Reparing a relationship with someone who won't discuss feelings & won't apologiz

posted 2 years ago in Relationships
Post # 2
1236 posts
Bumble bee
  • Wedding: June 2014 - San Francisco, CA

I don’t know the dynamics of your family, but it sounds like she doesn’t want to apologize OR repair the relationship. In situations like this, there’s only so much you can do. As my grandmother used to say, you can’t push a rope. If you feel like dealing with it directly, you can always write an email or letter to her explaining how you feel. Don’t be accusatory or hostile (“Rebecca, before we move forward I’m going to need you to apologize for being a TOTAL B*TCH to me about my daughter Sally’s wedding, then we can forgive and move on.”) Also, don’t expect a lot. She’s a grown woman and she’s entitled to dictate the relationships to which she does and does not attend. If you contact her, the ball is in her court. If she doesn’t respond, drop it. No passive-aggressive family updates in birthday cards, no harping on how she was rude to you once, no asking why she’s being abrupt, nothing. She’ll sort it out when she’s ready.


Sometimes people feel the need to cut others from their lives for a while and reflect. If she’s done this and decided not to remain in contact, there’s little you can do about it but wait.

Post # 3
721 posts
Busy bee
  • Wedding: October 2014

if someone doesn’t care about feelings and won’t apologizze their is no relationship. you can only control what you do, not others. so i would cut toxic people like this out of your life and don’t have contact more then you need to

Post # 4
5222 posts
Bee Keeper

Sometimes it just best for you to forgive than to expect an apology, and just move on. I don’t know the dynamics, but often times people who who are nasty like that thrive off of dictating others emotions ( i.e. knowing she should apologize and not doing it, not responding to a heartfelt letter, tc). Just consciously forgive, be open to her if she ever does come around and live your life. That is about all you can do, because once she sees that she lacks that power over you any more, holding on to that resentment and anger becomes less and less appealing to her.



I saw this one day and loved it!


Post # 5
2782 posts
Sugar bee
  • Wedding: November 2013

Ayrebel:  My sister and I have a very similar relationship.  It has been strained for about 7 years– and the years prior to that we lived in different states, so we didn’t see eachother often.  When we did, we were just happy to see eachother.  Although I should correct myself a little– we live about 10 miles from eachother now, and we see eachother ONLY at family functions/obligation– never by simple choice of wanting to do something with eachother.

I don’t want to get into the nitty-gritty details of our entire realtionship.  What I will say, so you have a bit of an understanding is:  my sister is downright selfish.  This isn’t just my opinion, but the opinion of a few other family members and closer friends– it’s just that to keep the peace, we sort of try to accept that that is who she is.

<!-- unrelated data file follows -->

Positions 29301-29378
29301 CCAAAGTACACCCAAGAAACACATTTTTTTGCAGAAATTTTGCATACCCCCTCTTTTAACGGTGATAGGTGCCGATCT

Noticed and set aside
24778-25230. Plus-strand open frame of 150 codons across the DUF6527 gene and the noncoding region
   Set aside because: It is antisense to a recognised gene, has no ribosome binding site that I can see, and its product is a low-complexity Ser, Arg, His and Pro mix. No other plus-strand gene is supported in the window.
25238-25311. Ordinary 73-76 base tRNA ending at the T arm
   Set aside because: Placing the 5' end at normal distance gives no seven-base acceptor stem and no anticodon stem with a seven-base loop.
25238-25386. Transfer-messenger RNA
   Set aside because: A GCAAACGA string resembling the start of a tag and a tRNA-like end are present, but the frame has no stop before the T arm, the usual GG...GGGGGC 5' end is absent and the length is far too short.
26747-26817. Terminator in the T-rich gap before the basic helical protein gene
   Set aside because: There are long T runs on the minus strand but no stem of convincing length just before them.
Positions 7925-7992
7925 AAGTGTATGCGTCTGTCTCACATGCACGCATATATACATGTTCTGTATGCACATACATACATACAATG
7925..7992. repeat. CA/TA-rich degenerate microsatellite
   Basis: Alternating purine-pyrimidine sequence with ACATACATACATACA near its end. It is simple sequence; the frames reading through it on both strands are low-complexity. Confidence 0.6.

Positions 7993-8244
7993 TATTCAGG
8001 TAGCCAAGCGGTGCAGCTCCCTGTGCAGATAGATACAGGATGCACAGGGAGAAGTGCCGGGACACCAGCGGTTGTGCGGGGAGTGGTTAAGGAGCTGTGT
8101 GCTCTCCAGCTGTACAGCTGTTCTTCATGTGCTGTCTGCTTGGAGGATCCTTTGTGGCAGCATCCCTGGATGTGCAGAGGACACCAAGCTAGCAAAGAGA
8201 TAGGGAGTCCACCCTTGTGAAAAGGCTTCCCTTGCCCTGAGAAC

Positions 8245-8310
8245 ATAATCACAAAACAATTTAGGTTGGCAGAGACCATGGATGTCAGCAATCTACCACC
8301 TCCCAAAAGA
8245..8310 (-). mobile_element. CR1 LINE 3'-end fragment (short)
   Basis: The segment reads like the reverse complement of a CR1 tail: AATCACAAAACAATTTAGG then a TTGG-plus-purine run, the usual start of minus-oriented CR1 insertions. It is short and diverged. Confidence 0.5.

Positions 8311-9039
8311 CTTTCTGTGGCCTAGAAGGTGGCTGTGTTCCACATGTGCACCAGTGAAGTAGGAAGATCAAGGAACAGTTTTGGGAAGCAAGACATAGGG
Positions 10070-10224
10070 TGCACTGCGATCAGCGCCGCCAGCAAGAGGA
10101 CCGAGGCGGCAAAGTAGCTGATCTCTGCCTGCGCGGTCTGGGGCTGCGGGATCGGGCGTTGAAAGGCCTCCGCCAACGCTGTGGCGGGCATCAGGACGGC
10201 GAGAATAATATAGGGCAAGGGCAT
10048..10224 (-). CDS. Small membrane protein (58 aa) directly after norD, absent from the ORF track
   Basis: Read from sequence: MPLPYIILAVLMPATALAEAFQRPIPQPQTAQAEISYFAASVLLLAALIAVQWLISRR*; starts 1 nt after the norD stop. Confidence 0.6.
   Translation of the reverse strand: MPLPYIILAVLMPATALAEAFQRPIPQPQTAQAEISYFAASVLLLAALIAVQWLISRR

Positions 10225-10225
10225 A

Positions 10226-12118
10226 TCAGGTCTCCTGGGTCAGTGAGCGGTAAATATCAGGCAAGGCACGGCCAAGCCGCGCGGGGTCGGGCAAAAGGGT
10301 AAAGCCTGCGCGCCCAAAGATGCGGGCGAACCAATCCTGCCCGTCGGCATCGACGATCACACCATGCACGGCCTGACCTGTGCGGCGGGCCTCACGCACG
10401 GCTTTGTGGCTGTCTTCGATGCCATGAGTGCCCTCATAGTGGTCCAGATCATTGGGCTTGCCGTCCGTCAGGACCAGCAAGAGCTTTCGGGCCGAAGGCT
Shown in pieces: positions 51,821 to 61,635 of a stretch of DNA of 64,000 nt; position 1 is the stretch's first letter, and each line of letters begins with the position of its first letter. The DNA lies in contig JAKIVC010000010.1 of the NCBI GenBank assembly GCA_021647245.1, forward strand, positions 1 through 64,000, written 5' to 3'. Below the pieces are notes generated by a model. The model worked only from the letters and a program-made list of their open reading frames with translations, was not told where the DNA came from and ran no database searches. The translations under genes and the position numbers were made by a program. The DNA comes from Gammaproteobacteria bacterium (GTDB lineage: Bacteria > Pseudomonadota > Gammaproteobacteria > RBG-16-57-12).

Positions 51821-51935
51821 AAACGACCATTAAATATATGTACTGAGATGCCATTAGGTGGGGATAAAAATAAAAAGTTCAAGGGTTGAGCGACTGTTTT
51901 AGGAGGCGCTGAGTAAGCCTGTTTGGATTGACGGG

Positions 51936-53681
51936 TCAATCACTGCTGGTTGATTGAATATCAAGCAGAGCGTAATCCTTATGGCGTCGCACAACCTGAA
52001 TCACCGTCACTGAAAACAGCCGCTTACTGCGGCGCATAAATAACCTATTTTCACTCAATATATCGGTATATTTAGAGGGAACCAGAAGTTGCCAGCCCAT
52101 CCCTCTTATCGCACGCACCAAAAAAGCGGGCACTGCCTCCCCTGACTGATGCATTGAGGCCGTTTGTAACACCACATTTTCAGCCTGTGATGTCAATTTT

She wasn’t always like this; she became the way she is after dating her now-husband.  I have to admit:  THEY have a good relationship.  The problem is, my sister’s realtionship with family in general has become so much different- do I dare say “strained”- at least with me and a few others– since B (her husband) has been in her life.  She is the bread winner- by far– yet he is controlling of money (or at least she acts like it).  Her life revolves around him.  The only reason why I don’t have a bigger problem with this than I do is because I know they have a good relationship.  


Within the past couple months, I took my sister to breakfast.  Of course, even though she works part time + has no children, it was hard to get her to commit to a time.  But she did.

We knew the from the start there was no way that we were going to be able to tackle and solve all of our strained history in one meal.  But at least it was a start.

The short of it:  we agreed to put a lot of effort into our relationship and work on it day by day.  She reached out the first couple weeks and asked if I wanted to go get a pedi with her (at her conveneince, on her end of town, of course)- but I agreed.  She never followed through, never made the appointment.  It never happened.


I don’t have any specific advice for her– as I don’t know your sister.  So I don’t know what the best approach will be.  What I will say– is that all you can do is reach out and make an effort.  Do not expect that it will change anything (not trying to sound like a negative person– but I honestly thought that that breakfast with my sister was going to change things big time)– some people are stubbon.  Beyond stubborn, they can be selfish- which is ten times worse.  


I have realized that I have lost my sister to her husband.  I know we will see each other a few times a year at family functions.  And I also know that it will be rare that I will see her any other time of the year (she didn’t even come to see me in the hospital when my son was born!).


Whatever you do– don’t beat yourself up over anything.  We can’t change people.


Post # 6
3016 posts
Sugar bee
  • Wedding: July 2014 - Prague

senglish0410:  I agree. While I understand that you are thinking ahead, OP, to the time when you and your sister will have to deal with aging/ailing parents… it doesn’t sound like there is much you can do other than cross that bridge when you get to it. You simply can’t *make* her want to improve things. 🙁

I’d be cordial when needed, but I wouldn’t put much effort in, myself.

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